Christopher Steadman resides and works in Berlin, London and New York. He works in a range of genres including video, sound, photography, text and installation.
His multiple-channel synchronized video pieces have been exhibited widely, including venues throughout Europe, America and the Russian Federation. Upcoming in 2013, Steadman's work will be exhibited at INDEX, U.K. and later this year in Taiwan. In 2013 he participated in the International Video Art Exhibition at Moscow Museum of Modern Art; his work was shown during the Transartfest Art Biennial in Berlin; and various screenings included festivals in Miden, Greece; Kyoto, Japan; and Kiev, Ukraine. In 2012, exhibitions featuring his work included: the Digital Media Arts Forum at St. Petersburg Center of Film and Television; the Pro&Contra International Symposium of Media Culture, Krasnoyarsk (with support from the Mikhail Prokhorov Foundation); the National Centre for Contemporary Art in Kirov (funded by the Ministry of Culture of the Russian Federation); the Vyatka Art Museum of V.M. and A.M. Vasnetsov; a Video Art exhibition at the Moscow Museum of Modern Art for which he received the Jurors' Award; and Seattle's Center on Contemporary Art's Annual Show curated by Gary Hill. Also in 2012, he took part in XIII Media Forum 34th Moscow International Film Festival, the Berliner Liste art fair and two gallery shows in NYC. Steadman has received numerous awards and grants, including a British Academy Arts and Humanities Research Bursary and funding from the Austrian Federal Chancellery, as well as fellowships from many international artists' residencies, including The MacDowell Colony, Yaddo and Chateau La Napoule.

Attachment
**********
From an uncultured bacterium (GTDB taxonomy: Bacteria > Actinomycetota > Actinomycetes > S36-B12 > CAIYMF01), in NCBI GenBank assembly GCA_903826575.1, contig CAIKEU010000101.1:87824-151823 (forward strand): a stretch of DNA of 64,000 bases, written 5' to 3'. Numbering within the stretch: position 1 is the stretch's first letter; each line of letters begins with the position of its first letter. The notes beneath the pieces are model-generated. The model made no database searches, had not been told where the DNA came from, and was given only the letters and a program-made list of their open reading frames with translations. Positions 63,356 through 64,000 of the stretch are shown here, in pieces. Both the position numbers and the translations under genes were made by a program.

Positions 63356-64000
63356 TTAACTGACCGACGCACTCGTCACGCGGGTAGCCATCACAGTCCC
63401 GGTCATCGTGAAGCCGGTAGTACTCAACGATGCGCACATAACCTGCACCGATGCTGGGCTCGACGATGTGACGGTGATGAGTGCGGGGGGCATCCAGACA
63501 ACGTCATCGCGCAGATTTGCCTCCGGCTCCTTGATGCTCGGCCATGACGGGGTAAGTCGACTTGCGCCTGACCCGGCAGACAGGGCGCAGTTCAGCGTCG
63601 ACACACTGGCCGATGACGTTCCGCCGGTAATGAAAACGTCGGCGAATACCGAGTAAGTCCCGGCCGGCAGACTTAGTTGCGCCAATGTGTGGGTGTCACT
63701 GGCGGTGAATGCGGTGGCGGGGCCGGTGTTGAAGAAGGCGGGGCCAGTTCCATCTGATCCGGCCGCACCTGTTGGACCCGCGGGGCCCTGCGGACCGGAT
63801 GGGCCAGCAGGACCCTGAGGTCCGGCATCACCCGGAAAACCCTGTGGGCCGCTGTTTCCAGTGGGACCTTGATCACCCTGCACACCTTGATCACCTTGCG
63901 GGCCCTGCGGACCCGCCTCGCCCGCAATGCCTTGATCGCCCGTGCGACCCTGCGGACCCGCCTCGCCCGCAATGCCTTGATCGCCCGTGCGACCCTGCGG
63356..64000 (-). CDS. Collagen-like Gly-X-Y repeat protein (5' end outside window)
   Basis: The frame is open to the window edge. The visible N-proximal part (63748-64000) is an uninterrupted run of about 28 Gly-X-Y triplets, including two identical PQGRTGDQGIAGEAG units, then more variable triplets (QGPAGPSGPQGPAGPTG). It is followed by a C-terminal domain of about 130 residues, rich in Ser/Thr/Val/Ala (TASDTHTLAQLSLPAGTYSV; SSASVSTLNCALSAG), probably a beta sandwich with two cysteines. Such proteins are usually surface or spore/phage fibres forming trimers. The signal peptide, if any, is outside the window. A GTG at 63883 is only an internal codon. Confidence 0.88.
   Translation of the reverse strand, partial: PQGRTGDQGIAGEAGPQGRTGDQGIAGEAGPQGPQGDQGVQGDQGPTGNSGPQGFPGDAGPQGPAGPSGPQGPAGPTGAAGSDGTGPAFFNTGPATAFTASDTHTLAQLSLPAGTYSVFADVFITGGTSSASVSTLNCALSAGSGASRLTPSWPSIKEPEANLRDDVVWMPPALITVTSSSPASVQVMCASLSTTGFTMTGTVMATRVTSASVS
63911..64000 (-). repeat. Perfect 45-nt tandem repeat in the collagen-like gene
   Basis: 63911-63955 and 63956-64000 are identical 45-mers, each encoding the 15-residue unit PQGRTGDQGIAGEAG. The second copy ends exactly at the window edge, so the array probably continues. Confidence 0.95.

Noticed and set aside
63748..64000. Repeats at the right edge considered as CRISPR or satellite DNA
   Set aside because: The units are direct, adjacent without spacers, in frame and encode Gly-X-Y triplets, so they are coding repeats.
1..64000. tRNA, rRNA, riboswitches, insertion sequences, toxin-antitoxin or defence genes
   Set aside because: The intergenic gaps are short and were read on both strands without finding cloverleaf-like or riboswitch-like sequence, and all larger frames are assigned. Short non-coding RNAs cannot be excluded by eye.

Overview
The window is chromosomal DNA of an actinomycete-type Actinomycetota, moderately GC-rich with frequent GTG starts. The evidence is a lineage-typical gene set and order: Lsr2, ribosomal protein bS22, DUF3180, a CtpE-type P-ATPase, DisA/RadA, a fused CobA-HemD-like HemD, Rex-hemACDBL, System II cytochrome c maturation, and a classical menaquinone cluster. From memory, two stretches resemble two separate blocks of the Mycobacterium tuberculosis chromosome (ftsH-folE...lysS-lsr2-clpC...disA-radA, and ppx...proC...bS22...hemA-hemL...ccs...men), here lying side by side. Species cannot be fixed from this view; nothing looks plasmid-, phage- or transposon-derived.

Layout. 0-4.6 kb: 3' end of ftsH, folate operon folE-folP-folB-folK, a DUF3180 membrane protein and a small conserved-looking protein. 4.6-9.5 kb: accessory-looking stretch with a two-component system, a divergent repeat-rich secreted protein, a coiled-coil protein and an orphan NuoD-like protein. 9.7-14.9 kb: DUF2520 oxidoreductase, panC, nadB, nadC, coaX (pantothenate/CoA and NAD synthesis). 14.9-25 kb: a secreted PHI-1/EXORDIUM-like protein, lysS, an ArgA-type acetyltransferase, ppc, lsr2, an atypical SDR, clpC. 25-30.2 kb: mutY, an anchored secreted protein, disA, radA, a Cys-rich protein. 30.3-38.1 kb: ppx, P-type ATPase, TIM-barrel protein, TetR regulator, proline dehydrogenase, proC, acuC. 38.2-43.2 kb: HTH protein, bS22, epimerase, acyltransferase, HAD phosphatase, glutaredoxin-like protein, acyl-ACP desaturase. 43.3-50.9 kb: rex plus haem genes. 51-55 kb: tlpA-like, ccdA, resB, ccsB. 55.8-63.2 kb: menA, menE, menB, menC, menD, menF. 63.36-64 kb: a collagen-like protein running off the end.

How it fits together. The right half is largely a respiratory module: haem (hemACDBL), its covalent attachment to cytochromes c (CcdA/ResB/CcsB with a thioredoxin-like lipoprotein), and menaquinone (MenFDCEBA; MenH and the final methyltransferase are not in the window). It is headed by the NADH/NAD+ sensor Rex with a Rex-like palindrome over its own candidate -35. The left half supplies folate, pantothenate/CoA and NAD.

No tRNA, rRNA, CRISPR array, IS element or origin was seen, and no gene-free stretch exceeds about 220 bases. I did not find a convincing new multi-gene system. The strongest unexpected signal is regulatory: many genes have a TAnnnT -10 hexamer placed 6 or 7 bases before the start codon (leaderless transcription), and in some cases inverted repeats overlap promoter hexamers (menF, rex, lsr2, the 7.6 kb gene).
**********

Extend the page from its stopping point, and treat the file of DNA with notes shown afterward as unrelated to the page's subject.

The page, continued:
There has been a significant shift in emphasis and power from Christopher Steadman's earlier pieces to his later projects in development, moving from fixed-point performances to saturated multiple presences and entry points. Steadman’s interest in narrative, memory and abstraction lends his work an ability to cross art mediums and transcend categorisation beyond the digital mediums he usually employs. Viewers are able to enter and observe the work in a configured space, while the content instead is often an abstract, fractured, fragmented series of experiences, offered through which the viewer must make meaning.
Recently Steadman’s subject matter is focused on the centrality of memory, and the articulation of memory as a mutating system functioning within a set of larger cultural and environmental systems. The exploration of subjects claims for solitude and social belonging are themes Steadman expresses across a range of practices, including photographic and video installations, and present in works that are structurally concerned with time, space, and duration.
For it is within the context of these elements that the psyche of the solitary individual must make sense of both their own and other’s existence. Steadman’s interest in the notion of chance and metamorphoses brought about by the weight of memory, allows the artist to communicate a tension between the ephemeral fluidity of the moving images and the physicality of the monitors, heightening a sense of weight by the fixed configuration of the installation.